By Pantelis Boukalas
Clearly, we’re not “the most hung-up nation in the world.” There is no safe way to establish this. Such measurements are impossible, even though our hallucinating “patridognosia” (knowledge of our nation) has accustomed us to the idea that we are the best at everything – in fact much better than any other nation.
Reacting to the barrage of snide remarks after Greece’s recent defeat to Colombia at the World Cup in Brazil, Angelos Charisteas, the national squad’s Euro 2004 hero in Portugal, tweeted that Greece is “the world’s most hung-up nation.” The now-retired soccer star was forced to back-pedal in the face of the online backlash. Charisteas erased his controversial tweet, commenting that people did not grasp what he meant to say. A half-truth, of course, is usually no better than a whole lie.
If Charisteas wished to help this country – perhaps more than he did with that match-winning header in the 2004 final against Portugal – he should have been more insistent. Not on his original pronouncement about Greece being the world’s most hung-up nation, but on the underlying idea that we are not an immaculate, irreproachable, ideal people; that, yes, we do have some faults. At the end of the day, the question is not whether we have an inferiority or superiority complex but that these two actually go together.
That said, the two do not cancel each other out, but instead fuel each other. We fluctuate from glee to despair in rapid succession. We are fascinated by something and we hold it in utmost admiration and the next moment we scorn it in an wild, masochistic manner. We erect statues only so we can have the cheap pleasure of knocking them down when we get bored of them or when they stop fulfilling the mission for which they were built.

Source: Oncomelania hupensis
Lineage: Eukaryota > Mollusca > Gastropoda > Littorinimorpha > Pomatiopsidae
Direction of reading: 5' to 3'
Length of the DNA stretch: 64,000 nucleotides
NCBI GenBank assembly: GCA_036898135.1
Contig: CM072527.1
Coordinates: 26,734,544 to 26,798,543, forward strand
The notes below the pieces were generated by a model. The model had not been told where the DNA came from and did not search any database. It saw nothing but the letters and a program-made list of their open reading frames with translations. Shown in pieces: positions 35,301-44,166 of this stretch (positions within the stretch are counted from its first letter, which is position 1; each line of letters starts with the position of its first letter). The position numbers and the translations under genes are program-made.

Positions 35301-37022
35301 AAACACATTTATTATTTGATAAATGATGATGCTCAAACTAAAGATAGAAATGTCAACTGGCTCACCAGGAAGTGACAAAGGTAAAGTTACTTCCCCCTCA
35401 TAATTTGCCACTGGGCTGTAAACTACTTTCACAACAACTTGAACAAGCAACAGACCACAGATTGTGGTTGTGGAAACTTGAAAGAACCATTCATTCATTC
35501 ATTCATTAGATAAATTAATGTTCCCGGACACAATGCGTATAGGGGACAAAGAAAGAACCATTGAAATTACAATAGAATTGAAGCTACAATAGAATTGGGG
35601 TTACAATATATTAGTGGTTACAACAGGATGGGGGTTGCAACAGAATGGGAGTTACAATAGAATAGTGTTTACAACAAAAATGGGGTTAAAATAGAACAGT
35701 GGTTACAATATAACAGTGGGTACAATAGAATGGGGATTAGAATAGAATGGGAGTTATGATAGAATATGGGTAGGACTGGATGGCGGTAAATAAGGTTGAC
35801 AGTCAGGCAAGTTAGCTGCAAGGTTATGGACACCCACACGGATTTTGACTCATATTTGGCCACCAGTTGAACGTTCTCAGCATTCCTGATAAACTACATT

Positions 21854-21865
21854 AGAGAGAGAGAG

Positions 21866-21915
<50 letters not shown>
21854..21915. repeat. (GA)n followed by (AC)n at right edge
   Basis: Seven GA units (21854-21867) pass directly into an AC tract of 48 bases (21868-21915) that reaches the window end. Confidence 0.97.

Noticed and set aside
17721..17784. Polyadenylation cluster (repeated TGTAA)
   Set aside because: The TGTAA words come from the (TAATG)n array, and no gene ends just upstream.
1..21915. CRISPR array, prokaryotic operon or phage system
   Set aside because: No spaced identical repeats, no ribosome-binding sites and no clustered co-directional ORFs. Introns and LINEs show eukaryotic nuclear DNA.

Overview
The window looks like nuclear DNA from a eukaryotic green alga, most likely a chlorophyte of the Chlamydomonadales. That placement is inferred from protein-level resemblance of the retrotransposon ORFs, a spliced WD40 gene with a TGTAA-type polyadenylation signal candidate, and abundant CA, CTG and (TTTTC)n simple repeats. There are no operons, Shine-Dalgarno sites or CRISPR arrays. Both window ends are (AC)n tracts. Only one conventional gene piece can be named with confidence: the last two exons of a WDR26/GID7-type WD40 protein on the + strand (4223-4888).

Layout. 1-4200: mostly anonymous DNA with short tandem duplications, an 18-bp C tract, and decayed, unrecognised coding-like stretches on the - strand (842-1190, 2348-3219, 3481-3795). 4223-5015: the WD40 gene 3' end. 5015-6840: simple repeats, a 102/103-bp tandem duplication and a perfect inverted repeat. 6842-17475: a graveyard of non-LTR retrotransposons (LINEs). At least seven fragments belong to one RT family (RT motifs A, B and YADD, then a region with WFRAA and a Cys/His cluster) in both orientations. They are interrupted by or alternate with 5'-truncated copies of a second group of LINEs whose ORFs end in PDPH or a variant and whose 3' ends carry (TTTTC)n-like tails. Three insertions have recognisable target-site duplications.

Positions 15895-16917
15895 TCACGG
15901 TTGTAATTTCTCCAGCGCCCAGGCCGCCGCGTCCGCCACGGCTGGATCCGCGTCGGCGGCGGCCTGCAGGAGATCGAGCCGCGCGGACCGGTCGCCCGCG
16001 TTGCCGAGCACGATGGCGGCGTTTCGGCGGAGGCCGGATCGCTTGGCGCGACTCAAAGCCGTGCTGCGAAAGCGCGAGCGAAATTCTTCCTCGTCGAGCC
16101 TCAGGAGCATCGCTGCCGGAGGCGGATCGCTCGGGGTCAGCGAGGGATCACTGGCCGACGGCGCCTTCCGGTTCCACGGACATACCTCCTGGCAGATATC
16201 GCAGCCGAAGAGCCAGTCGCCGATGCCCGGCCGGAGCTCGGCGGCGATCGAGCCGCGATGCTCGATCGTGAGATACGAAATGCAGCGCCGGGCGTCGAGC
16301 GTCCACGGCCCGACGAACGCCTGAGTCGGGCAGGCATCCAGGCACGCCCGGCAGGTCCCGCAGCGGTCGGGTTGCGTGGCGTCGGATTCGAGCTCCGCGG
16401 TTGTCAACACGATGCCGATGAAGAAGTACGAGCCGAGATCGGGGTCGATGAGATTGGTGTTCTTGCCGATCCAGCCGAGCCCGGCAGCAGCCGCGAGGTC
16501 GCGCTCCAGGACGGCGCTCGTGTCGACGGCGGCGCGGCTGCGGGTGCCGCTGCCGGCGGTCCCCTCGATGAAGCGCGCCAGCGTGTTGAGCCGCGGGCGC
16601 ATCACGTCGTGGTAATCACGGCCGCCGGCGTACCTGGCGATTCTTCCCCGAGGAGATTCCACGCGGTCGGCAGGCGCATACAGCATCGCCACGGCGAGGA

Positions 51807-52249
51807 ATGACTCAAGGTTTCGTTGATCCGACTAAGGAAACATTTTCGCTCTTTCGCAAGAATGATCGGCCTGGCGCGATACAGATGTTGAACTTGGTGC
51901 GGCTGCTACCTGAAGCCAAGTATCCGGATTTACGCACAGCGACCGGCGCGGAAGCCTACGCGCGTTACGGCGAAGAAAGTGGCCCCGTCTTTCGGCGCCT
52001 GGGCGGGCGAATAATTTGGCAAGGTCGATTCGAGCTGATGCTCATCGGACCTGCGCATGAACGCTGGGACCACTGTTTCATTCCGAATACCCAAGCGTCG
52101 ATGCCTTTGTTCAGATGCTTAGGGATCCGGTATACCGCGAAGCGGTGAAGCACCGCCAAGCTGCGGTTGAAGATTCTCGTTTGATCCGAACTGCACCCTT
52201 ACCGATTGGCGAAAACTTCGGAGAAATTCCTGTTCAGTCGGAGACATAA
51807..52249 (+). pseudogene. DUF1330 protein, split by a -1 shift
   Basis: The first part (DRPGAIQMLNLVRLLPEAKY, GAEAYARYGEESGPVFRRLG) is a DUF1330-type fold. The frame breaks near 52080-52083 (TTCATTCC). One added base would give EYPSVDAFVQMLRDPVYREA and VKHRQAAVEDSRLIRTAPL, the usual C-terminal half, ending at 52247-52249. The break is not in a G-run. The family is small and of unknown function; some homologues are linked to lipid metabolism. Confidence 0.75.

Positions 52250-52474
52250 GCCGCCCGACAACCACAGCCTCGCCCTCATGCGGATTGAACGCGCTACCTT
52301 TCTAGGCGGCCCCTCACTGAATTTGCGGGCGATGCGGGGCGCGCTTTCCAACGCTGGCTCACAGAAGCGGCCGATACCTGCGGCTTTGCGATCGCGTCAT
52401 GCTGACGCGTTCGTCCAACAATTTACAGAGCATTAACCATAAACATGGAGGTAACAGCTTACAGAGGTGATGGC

Charisteas himself, in fact, is a good example. Each time he scored, we would call him an angel, a message from God. But every time he wasted a chance, he was just “garbage.”
If we are trying to identify such things as national traits, here’s one: We tend to love and demean ourselves at the same time. We are always in superlative mode. We compose anthems about our history and our language and then we switch to dirge mode.
We like to say that Greeks are made to fight against their destiny and at the same time we never stop complaining about our fate. Maybe it’s because we never really sit down to learn who we are and what we want from ourselves and other people. We took comfort in the cozy myths of our Greek legacy, of continuity, of the chosen people and so on. We rely on them without realizing that they are conjured-up myths. Using them as your only guide can destroy you.